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Oct 02nd
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Literature

A&E - Literature

Apocalypse Now

Apocalypse Now

Local writer JD Arnold pits humans against ravenous animals in new doomsday comic

The phrase “zombie apocalypse” has recently skyrocketed up to the No. 2 spot on Google’s list of trending search terms, thanks to a string of grisly murders and cannibalism. But if you were to ask Santa Cruz comic book writer JD Arnold who controls the fate of the human race, you might be surprised by his answer: animals infected by a mutated rabies virus.

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A&E - Literature

Outward Bound

Outward Bound

A young woman loses everything, then finds herself on the Pacific Crest Trail

She was only 22 when she lost her mother to cancer, fell out of touch with her remaining family members, and began to drift from her husband. A few years later—after a rampage of extramarital sexual escapades with men whom she had no feelings for, her subsequent divorce, and a fling with heroin—she made a spontaneous and unlikely decision: Cheryl Strayed set out to hike the Pacific Crest Trail. Alone. With no cell phone or GPS, (this was 1995, before the days of smartphones), and with only her ill-fitting boots and a backpack that weighed nearly as much as she did.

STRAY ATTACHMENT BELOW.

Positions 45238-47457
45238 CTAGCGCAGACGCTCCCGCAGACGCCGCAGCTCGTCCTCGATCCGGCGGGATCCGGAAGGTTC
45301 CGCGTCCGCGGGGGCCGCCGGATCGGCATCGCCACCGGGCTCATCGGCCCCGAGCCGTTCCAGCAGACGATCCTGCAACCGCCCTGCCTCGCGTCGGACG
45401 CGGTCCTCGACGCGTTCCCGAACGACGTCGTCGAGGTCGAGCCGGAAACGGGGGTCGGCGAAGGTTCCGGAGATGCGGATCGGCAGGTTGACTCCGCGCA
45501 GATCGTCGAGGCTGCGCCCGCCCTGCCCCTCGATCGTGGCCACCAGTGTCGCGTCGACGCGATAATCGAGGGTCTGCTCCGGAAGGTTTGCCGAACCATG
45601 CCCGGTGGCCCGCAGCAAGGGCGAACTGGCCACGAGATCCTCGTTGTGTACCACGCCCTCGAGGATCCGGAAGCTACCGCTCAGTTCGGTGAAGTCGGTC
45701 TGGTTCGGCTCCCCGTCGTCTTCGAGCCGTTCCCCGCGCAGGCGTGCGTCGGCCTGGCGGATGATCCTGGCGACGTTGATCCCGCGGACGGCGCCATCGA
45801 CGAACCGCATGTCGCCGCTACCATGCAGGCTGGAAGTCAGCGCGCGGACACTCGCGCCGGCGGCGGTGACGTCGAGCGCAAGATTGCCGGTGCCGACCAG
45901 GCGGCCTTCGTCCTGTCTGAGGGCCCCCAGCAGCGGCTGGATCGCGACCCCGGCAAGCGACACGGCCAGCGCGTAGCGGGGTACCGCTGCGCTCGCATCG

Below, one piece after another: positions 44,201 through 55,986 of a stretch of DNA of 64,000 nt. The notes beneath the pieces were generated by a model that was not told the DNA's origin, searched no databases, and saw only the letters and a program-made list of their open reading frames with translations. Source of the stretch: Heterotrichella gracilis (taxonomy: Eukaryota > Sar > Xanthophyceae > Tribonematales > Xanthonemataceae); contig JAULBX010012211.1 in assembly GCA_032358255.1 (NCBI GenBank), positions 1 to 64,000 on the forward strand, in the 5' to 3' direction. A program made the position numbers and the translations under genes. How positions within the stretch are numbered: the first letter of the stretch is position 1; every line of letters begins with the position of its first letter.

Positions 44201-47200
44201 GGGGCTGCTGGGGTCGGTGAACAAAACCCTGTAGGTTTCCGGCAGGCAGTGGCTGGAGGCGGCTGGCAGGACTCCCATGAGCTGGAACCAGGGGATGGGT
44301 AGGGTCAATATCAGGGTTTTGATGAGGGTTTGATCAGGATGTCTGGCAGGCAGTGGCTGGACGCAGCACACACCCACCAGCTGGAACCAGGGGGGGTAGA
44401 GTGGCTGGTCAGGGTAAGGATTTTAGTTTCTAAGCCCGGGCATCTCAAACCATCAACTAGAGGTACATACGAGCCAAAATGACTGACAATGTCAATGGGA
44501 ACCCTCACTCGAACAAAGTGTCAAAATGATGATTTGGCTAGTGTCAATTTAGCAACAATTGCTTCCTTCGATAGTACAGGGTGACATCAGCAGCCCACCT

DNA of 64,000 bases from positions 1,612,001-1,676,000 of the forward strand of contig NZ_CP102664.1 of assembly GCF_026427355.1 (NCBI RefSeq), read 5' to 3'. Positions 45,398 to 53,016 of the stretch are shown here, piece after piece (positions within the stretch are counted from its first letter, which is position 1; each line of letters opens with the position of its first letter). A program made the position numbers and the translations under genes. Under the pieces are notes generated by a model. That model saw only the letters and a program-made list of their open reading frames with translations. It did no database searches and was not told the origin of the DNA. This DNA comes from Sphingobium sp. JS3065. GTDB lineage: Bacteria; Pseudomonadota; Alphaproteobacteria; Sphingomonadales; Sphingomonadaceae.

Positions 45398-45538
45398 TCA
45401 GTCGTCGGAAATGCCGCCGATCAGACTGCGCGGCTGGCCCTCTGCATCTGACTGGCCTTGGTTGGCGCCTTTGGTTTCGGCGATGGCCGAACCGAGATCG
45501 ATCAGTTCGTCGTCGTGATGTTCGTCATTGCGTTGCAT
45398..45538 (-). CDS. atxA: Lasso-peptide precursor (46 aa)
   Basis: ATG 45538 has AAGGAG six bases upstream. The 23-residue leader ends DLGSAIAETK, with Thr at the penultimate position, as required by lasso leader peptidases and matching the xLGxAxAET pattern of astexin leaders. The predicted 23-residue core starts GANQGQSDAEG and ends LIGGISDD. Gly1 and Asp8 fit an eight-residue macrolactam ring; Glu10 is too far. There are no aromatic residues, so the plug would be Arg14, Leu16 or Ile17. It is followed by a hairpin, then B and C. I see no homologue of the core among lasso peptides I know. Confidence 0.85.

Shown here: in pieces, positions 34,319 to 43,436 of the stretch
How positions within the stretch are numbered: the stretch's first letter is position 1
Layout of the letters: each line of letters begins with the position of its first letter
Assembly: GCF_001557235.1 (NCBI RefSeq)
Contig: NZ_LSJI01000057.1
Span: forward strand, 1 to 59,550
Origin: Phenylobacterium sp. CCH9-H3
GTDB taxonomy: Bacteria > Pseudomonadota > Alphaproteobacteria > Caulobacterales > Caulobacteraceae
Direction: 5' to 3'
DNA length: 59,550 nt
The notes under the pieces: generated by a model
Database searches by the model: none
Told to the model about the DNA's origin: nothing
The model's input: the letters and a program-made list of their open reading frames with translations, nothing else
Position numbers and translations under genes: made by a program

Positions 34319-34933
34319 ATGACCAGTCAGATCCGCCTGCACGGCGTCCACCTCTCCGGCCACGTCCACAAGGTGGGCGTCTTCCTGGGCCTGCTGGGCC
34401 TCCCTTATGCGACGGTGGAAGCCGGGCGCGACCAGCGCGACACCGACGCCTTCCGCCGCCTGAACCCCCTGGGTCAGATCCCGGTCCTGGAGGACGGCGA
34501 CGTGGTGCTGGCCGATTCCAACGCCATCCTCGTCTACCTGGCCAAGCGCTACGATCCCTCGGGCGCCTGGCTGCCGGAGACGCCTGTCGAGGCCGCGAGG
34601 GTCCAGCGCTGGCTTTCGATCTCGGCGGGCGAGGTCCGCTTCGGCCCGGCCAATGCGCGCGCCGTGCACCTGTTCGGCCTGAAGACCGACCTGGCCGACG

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A&E - Literature

Safe and Sound

Safe and Sound

Irene van der Zande spreads the word about personal safety in ‘The Kidpower Book’

Anxiety does not make children safer,” says Irene van der Zande. “Fear does not make them safer, and neither does worry. What makes them safer is knowledge and skills.”

That message is at the heart of van der Zande’s new book, “The Kidpower Book for Caring Adults: Personal Safety, Self-Protection, Confidence and Advocacy For Young People.” An expert in personal safety, with more than two decades of experience, and the founder of Kidpower Teenpower Fullpower International—a local nonprofit dedicated to teaching people how “to use their power to stay safe, act wisely and believe in themselves”—van der Zande’s book is directed toward parents, teachers, and all adults interested in promoting the safety of children.

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A&E - Literature

The Next Chapter

The Next Chapter

On brink of closing, Capitola Book Café launches campaign to save store

When Capitola Book Café employees Wendy Mayer-Lochtefeld, Melinda Powers, Janet Leimeister, and Richard Lange became co-owners of the shop in 2007, the four booklovers had an inkling of the rough road ahead.

“The book business was already in decline at that point, but the decline sharpened deeply about a year after we took over, and then in 2008, the bottom fell out of the economy,” says Mayer-Lochtefeld. “So, our timing was not terrific. … [but] we were still in a good position to weather that storm until it sort of turned from a storm into a hurricane.”

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A&E - Literature

Finding Voice

Finding Voice

Author Terry Tempest Williams discovers the gift of mystery in her mother’s journals